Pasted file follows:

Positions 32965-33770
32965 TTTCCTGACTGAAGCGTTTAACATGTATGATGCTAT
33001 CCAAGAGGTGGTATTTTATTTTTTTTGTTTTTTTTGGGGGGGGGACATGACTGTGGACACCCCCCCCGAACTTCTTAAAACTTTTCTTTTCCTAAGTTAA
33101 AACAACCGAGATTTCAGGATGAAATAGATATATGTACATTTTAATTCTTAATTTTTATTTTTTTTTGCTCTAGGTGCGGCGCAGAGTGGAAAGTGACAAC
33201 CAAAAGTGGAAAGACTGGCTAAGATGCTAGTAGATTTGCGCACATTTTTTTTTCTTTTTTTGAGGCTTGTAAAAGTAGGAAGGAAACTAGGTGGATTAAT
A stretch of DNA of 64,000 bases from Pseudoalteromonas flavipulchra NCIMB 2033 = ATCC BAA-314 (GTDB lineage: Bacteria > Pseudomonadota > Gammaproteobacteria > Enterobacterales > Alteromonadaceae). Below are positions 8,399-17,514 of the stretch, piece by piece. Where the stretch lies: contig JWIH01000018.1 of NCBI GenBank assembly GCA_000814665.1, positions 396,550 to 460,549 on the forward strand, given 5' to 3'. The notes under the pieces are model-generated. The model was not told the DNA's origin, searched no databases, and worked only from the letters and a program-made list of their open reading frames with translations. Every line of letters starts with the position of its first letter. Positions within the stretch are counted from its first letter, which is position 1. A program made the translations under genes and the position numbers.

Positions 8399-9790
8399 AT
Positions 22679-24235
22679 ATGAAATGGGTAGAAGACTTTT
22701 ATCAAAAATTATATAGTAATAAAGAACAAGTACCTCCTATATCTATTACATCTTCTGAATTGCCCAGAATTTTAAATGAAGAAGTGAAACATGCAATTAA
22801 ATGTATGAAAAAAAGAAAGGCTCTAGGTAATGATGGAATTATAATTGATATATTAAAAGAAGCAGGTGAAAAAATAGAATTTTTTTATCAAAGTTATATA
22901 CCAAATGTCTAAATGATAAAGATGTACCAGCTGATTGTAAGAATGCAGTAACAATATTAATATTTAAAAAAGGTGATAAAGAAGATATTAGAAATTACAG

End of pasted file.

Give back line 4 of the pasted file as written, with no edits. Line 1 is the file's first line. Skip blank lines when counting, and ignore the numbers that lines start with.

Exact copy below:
33101 AACAACCGAGATTTCAGGATGAAATAGATATATGTACATTTTAATTCTTAATTTTTATTTTTTTTTGCTCTAGGTGCGGCGCAGAGTGGAAAGTGACAAC